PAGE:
The second, however, can be more dangerous. We have evolved language to deal with things in our more immediate environment. For most people, a year is a long time. Long term planners may think in decades. Few think in centuries. But evolution occurs over the course of billions of years. Thus we start with a problem. We have to move to observing the present and inferring things about the past. We see this confusion regularly in discussions of whether evolutionary theory is really science.

But even further, we have to look at natural processes that accomplish results. Now at first, as primitive human beings, we would think of events simply as individual happenings. So language to discuss processes would almost always involve an actor. In fact, when we filled our universe with spirits and gods, they very often fulfilled that need of an actor.

But for a process that simply happens because that’s the way it is, we’re a bit short on words, and we’re often uncomfortable with those that we have invented. Note the insecurity produced by the words “random” or “unguided.”

Yet as a theist who accepts evolutionary theory, I believe that even the unguided processes are not, ultimately, absolutely unguided. They’re just unguided in the sense in which we are used to using the terms. If there is a God who created the laws of the universe, then the processes that are constrained by those laws are ultimately fulfilling his will, even if his will was only that those processes work in that way.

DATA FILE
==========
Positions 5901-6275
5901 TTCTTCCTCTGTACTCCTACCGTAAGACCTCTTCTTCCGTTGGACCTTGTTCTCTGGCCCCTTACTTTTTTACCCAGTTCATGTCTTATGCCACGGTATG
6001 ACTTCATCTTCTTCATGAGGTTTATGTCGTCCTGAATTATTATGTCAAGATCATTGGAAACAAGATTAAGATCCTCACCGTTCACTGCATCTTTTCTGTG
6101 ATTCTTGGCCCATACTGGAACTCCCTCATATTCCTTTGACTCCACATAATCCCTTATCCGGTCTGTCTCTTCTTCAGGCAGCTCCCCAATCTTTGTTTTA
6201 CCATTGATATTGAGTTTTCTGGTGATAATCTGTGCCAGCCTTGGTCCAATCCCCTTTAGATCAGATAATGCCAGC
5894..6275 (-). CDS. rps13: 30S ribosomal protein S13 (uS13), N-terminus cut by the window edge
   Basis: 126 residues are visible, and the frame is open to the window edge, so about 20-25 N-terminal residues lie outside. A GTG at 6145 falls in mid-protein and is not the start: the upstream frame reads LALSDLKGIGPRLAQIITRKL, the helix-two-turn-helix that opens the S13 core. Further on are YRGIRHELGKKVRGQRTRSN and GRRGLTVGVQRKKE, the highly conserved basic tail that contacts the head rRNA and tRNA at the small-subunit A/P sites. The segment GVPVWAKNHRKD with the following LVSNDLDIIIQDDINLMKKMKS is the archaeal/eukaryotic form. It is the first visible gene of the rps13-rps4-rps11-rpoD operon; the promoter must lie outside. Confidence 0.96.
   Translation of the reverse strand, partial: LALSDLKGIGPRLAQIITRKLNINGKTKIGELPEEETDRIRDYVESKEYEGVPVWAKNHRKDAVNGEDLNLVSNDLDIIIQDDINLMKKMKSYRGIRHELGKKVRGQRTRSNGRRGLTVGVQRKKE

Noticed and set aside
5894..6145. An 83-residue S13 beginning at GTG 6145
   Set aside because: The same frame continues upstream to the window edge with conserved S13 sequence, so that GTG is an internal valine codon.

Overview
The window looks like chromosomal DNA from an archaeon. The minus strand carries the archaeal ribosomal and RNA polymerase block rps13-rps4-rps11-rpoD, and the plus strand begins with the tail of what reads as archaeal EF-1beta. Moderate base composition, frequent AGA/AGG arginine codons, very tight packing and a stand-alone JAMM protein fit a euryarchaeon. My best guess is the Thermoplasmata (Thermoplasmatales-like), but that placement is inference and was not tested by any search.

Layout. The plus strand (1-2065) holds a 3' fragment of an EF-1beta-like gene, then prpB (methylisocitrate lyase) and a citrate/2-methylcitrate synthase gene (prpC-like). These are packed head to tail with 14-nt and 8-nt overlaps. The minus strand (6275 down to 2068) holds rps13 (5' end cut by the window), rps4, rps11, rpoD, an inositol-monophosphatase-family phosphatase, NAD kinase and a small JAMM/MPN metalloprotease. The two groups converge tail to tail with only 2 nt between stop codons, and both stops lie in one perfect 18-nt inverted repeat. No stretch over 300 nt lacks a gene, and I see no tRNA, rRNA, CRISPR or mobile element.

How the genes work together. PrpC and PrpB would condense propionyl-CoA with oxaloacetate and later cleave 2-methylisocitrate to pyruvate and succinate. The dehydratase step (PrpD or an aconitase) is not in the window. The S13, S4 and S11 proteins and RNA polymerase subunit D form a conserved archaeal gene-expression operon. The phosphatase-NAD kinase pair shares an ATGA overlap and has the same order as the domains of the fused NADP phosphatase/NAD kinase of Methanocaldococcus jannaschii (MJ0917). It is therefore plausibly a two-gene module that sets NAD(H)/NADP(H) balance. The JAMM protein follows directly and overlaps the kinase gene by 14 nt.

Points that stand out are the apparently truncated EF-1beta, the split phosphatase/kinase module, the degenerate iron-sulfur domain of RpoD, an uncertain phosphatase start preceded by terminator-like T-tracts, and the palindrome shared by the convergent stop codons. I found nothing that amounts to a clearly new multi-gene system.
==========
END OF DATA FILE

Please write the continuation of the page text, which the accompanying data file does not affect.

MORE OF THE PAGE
Nonetheless, perhaps we need a language to describe action without conscious intervention. Or, on the other hand, we could just realize that the language of design used in describing unguided or remotely guided processes is metaphorical.

Ultimately, you can see, I don’t believe language makes reality. It just simultaneously makes it possible to discuss something, while also making it a bit confusing. It too evolved with constraints.

3 thoughts on “Design Language and Evolution

  1. Henry,

    First, I’m in total agreement about the limits of language, one of the main problems being that no matter how many words we define, or how specific they are, they are still just coded messages used to describe personal perspectives, that in the best of times can only be mostly understood.